- House Bill 43 (2019) modified Utah Code Title 62A, Chapter 5b "Rights and Privileges of an Individual with a Disability." This chapter makes it a crime to interfere with the exercise of the right of a person with a disability to a service animal and HB 43 added "support animals" (a.k.a., emotional support animals or companion animals) to those protections. A service animal is specifically a dog that is trained to do work or perform tasks for the benefit of an individual with a disability, including a physical, sensory, psychiatric, intellectual, or other mental disability, and that performs work or tasks that are directly related to the individual's disability (such as a seeing eye dog). Under the new law, a "support animal" is an animal, other than a service animal, that qualifies as a reasonable accommodation under federal law for an individual with a disability. A support animal can be any type of animal and does not need any specialized training or certifications. See also, Index, assistance animals; and Reasonable Accommodations under the Fair Housing Act - Q & A.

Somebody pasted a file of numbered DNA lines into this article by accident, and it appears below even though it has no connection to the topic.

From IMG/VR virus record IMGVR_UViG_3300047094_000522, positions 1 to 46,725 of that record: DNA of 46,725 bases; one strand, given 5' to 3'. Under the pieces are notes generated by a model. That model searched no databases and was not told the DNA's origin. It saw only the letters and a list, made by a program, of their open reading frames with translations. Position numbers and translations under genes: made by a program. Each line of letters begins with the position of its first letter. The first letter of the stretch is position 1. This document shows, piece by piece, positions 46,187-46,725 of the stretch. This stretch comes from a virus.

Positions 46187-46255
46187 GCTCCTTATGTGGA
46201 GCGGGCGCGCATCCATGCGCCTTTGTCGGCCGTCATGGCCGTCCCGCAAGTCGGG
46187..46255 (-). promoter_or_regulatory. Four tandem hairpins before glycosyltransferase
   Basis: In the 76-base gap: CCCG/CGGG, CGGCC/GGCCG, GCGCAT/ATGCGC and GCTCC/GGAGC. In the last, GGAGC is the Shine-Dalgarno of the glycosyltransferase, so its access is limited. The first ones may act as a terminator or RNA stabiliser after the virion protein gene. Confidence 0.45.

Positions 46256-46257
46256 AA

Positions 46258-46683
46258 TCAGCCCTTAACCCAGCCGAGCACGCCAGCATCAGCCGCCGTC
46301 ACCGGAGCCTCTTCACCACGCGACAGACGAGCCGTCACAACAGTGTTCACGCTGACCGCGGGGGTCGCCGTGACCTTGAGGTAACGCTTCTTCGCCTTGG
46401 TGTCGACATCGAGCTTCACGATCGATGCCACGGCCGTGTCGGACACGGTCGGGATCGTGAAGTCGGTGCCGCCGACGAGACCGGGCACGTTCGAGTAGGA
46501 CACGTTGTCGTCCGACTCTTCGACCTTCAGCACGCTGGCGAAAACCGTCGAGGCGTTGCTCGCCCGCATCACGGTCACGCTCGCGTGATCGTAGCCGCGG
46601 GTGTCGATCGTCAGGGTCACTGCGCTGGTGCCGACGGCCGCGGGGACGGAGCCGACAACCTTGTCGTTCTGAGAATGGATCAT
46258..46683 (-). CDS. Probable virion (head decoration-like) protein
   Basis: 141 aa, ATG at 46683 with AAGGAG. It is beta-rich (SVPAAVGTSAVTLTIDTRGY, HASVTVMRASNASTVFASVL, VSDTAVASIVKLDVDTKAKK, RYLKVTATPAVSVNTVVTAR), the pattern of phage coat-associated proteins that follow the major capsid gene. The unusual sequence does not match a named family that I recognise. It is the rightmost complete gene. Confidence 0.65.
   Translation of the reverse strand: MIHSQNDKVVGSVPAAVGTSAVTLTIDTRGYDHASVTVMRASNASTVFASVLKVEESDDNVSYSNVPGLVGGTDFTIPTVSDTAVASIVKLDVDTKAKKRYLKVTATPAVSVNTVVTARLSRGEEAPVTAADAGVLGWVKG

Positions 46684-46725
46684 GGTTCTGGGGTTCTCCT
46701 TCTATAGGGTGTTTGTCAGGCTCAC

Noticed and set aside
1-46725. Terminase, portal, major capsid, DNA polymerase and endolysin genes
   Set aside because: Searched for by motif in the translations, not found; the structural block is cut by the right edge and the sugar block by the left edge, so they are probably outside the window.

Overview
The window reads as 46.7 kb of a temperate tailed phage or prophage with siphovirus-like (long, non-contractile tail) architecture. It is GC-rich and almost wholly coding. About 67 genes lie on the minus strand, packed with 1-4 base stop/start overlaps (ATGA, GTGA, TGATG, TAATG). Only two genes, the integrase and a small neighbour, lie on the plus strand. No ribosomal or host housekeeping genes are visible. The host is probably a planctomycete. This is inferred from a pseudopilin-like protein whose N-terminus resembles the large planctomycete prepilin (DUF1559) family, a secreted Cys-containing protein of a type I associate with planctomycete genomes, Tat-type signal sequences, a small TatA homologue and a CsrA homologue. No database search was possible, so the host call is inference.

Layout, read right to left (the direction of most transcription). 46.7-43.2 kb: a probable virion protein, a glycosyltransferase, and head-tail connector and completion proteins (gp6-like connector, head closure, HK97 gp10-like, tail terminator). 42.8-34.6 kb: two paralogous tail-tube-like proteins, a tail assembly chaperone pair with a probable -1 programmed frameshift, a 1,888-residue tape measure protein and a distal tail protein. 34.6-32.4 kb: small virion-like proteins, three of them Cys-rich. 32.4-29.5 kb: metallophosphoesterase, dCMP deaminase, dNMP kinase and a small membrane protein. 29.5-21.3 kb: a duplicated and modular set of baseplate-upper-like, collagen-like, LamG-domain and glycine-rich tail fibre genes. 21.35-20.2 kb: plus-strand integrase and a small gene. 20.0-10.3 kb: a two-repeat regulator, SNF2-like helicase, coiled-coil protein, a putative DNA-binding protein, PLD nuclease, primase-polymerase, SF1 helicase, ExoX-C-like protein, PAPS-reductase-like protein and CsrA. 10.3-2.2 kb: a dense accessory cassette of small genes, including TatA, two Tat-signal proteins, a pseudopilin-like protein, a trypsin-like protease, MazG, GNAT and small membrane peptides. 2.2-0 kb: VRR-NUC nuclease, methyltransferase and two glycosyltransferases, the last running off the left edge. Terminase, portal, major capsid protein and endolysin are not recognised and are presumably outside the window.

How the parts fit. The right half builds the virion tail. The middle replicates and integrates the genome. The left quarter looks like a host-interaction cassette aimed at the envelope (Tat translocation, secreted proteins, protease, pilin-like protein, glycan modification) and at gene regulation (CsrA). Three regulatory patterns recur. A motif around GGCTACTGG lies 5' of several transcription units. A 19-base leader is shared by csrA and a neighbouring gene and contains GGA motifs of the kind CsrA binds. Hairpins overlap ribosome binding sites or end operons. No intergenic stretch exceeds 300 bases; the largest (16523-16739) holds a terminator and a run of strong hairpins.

- Title 15, Chapter 1 regarding the default interest rate for contracts and judgments was modified with very small, technical changes. Those changes have no effect on an HOA generally. No other changes affecting HOAs were made.
- Medical Marijuana. In December, 2018, the Legislature passed House Bill 3001, the Utah Medical Cannabis Act, after Prop 2 was approved by Utah voters in November, 2018. The Act allows medical marijuana to be ingested by vaping, as well as by pill and similar form, but it does not allow it to be smoked, so the effect for HOAs should be minimal.